Hip Resurfacing Surgery
Hip Replacement Surgery or Hip Resurfacing may be indicated when conservative treatments fail for hip arthritis. The figure below compares a normal hip to a hip with severe arthritis.
With Total Hip Replacement, the entire femoral head is removed. A new ball and socket is placed. The new hip ball is attached to a stem which gets machined inside the hip bone. Hip Replacements can wear out over time. The average hip replacement traditionally lasts 15-20 years, but younger patients can wear it out much sooner. If the hip replacement wears out, more bone may need to be removed to revise it.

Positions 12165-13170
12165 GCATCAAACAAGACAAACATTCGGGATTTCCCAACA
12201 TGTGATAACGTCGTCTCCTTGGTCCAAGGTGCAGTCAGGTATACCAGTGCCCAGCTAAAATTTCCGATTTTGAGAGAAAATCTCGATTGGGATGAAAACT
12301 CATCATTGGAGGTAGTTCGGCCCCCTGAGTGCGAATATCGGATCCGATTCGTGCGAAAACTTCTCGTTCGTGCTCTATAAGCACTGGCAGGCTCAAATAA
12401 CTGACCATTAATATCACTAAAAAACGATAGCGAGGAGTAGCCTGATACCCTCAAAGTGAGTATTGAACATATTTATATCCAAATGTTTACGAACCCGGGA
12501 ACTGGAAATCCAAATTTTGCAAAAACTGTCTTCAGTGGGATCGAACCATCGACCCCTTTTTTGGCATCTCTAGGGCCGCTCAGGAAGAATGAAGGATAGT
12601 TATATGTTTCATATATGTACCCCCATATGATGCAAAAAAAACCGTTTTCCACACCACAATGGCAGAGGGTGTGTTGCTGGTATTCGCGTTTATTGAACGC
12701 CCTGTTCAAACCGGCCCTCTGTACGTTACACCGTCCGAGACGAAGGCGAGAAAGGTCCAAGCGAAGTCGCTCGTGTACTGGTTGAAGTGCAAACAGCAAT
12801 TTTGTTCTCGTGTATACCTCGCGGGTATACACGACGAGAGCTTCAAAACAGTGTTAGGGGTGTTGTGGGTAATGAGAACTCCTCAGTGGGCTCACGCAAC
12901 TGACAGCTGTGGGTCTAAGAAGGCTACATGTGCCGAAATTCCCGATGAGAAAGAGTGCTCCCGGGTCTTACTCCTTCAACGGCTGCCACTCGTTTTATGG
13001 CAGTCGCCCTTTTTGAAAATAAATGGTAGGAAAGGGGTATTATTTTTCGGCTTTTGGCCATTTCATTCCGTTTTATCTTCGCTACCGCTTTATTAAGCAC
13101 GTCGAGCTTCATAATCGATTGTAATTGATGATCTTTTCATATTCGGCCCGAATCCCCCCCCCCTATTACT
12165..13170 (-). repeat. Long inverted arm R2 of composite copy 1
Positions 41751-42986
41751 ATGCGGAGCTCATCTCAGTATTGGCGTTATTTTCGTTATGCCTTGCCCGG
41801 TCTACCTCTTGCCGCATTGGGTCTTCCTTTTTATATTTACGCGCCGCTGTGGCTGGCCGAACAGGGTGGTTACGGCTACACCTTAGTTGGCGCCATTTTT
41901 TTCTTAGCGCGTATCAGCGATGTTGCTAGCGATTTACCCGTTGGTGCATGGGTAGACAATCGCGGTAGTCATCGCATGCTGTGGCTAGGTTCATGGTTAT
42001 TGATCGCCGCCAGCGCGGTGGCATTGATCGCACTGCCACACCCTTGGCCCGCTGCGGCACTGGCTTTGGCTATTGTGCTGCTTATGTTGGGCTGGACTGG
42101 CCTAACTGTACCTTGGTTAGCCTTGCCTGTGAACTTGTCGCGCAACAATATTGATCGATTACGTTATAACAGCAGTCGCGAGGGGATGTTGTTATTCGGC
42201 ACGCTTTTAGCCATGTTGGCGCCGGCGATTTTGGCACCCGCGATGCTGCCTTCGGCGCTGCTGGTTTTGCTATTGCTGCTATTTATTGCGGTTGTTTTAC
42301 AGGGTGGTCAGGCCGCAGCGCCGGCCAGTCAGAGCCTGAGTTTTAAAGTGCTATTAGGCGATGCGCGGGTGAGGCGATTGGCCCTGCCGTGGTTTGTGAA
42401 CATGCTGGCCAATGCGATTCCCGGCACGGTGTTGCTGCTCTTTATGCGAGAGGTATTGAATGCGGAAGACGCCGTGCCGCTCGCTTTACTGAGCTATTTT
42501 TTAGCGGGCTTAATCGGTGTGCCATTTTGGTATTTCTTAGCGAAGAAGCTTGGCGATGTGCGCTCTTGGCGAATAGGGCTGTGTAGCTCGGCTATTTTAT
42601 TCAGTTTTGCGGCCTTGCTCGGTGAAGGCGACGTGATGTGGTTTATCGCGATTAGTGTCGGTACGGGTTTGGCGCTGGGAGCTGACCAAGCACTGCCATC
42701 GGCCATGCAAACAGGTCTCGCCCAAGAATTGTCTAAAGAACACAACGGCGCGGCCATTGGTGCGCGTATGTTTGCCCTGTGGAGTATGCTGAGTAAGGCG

Alternatively, a Hip Resurfacing is bone conserving. Instead of cutting the ball off, it is just "capped" with metal. The longevity of Hip Resurfacings is very promising, especially in the younger patients who prematurely wear out their hip replacements. If the Hip Resurfacing ever wears out it can be changed to a first time Hip Replacement.
Hip Resurfacing Surgery is typically indicated for treatment of hip arthritis in patients under 60 or in more active older patients. Visit your surgeon to see if you may be a Resurfacing candidate!
The pictures below show the difference between Hip Replacement and Hip Resurfacing Surgeries.